Travis, Tay Tay and bottling any further debate

Travis Kelce and Taylor Swift. PHOTO: USA TODAY
Travis Kelce and Taylor Swift. PHOTO: USA TODAY
Bottling Black Doris plums on a hot Dunedin day may not have been the best time to be reflecting on the phenomenon which is Taylor Swift. Just saying.

But even when I am not hot and bothered, I find it hard to get the whole Tay Tay thing.

Tay Tay! Couldn’t we give this mega-rich businesswoman and international superstar a grown-up sounding nickname?

Maybe we cannot cope with her having what was once considered a man’s Christian name. Is it a cute way for fans who think she is their best friend to refer to her, or is it infantilising?

Why don’t we call Elon Musk Ee Ee or Peter Thiel Pee Pee or even Jeff Bezos Gee Gee? I know. It’s tempting.

One of the academics attending the Swiftposium held recently in Australia predicts Taylor will be considered the greatest songwriter of her generation and one of the greatest songwriters of all time.

Maybe it’s because I am not the demographic she is aiming at, but her songs seem on a par with the pleasant but utterly forgettable offerings from Ed Sheeran, Six60 and modern Christian songs you might hear at a happy clappy church.

But hey, I have been criticised for my love of Randy Newman.

Start a casual conversation about Taylor, and even those who know little about her music gush about her business savvy and her determination to take control of her career.

Good on her. But what price does such all-encompassing fame extract from those subjected to it, even if they have actively pursued that fame?

I am not sure megabucks make up for losing your privacy and being seen as an oracle or role model on subjects from feminism to politics.

It’s similar to the way we regard top sports players. It is not reasonable to expect them to be all things to all people because they had lots of money thrown at them before they had a chance to grow up outside the public eye. It’s as if we expect that being good at one specific thing miraculously makes you wonderful at everything in life.

As writer Frederik Backman put it in The Winners: "Those of us who love sports don’t always love sportsmen and women. Our love for them is conditional on them being on our side, playing on our team, competing in our colours. We can admire an opponent, but we never love them, not the way we love the ones who represent us, because when ours win, it feels like we win too. They become symbols of everything we ourselves want to be.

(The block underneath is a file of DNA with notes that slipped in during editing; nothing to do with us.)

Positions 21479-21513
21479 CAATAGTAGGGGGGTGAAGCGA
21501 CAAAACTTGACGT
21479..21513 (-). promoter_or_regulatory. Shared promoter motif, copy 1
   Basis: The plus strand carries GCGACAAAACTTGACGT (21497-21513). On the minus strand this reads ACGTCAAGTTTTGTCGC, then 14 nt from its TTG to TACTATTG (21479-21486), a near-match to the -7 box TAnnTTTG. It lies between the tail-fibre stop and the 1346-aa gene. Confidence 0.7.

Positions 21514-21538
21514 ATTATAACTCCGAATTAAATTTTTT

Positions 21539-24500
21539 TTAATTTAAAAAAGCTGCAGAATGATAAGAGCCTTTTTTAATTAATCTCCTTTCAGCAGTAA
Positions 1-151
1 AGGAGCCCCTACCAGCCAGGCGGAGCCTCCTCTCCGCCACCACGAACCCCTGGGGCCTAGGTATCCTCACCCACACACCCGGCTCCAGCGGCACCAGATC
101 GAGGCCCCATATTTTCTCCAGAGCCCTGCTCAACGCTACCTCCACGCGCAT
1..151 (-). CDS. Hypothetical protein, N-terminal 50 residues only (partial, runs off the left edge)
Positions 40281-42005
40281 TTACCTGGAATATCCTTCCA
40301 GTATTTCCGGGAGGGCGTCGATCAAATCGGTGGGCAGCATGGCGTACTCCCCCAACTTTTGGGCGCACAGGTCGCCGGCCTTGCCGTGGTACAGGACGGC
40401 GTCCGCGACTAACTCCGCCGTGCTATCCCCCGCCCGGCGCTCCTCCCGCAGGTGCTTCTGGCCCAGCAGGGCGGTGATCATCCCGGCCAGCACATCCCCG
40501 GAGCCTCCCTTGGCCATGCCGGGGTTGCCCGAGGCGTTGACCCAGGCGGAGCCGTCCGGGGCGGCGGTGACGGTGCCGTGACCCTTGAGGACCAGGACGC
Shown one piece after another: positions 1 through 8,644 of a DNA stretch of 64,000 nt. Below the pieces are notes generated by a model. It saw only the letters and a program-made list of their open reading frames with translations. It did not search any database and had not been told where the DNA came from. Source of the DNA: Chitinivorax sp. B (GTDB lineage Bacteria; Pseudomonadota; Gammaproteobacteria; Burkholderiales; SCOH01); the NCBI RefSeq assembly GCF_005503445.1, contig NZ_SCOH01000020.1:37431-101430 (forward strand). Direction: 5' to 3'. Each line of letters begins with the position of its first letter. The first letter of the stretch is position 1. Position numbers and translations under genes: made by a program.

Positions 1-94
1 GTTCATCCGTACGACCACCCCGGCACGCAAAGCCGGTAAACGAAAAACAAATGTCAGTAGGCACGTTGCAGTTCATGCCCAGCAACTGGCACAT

"The only problem is that sportsmen and women never get to choose if they want that."

Does Taylor Swift have a choice in that aspect of her fame? Did she expect that when she started out? Would she consider it ungrateful to find it stultifying now she is a billionaire?

Trying to decide how much fame is too much is not something many people have to decide and perhaps if you are in a position to be faced with that question, the horse has bolted anyway.

Whether mainstream media give far too much attention to the rich and famous and the minutiae of their lives is another question which does not get enough scrutiny.

Yes, of course, Taylor fans are fascinated by her every move, including her attendance at her boyfriend’s football games, but do the rest of us really care?

But, since I have seen the footage of her boyfriend at the National Football League final pushing the coach around, and then the later clip of him saying "Come here, girl" as she was waiting patiently to congratulate him afterwards, the mumsy me is not impressed.

Is that fair? Do I know anything much about the guy? Is it any of my business? No, to all of that.

Could such overblown NFL coverage embolden extremist Trump supporters who are not on the Tay Tay train (or rather private jet) who have dreamed up a far-fetched conspiracy suggesting her connection to the footy is somehow part of a bid to get Joe Biden re-elected to the United States presidency?

It makes mumsy me uneasy. If only I knew the answers to any of this.

My pondering did not help the battling with the Black Doris plums. Most seals failed the first time, meaning I had to re-process those jars.

The second time round, the overcooked contents of one jar rebelled as I tried to tighten the screw top, dramatically spurting bloody coloured boiling juice which narrowly missed me before flowing over the bench and down the side of a cupboard.

The conspiracy theorists might have a field day with that.

But if it was a sign, it was merely of my ineptitude.

 - Elspeth McLean is a Dunedin writer.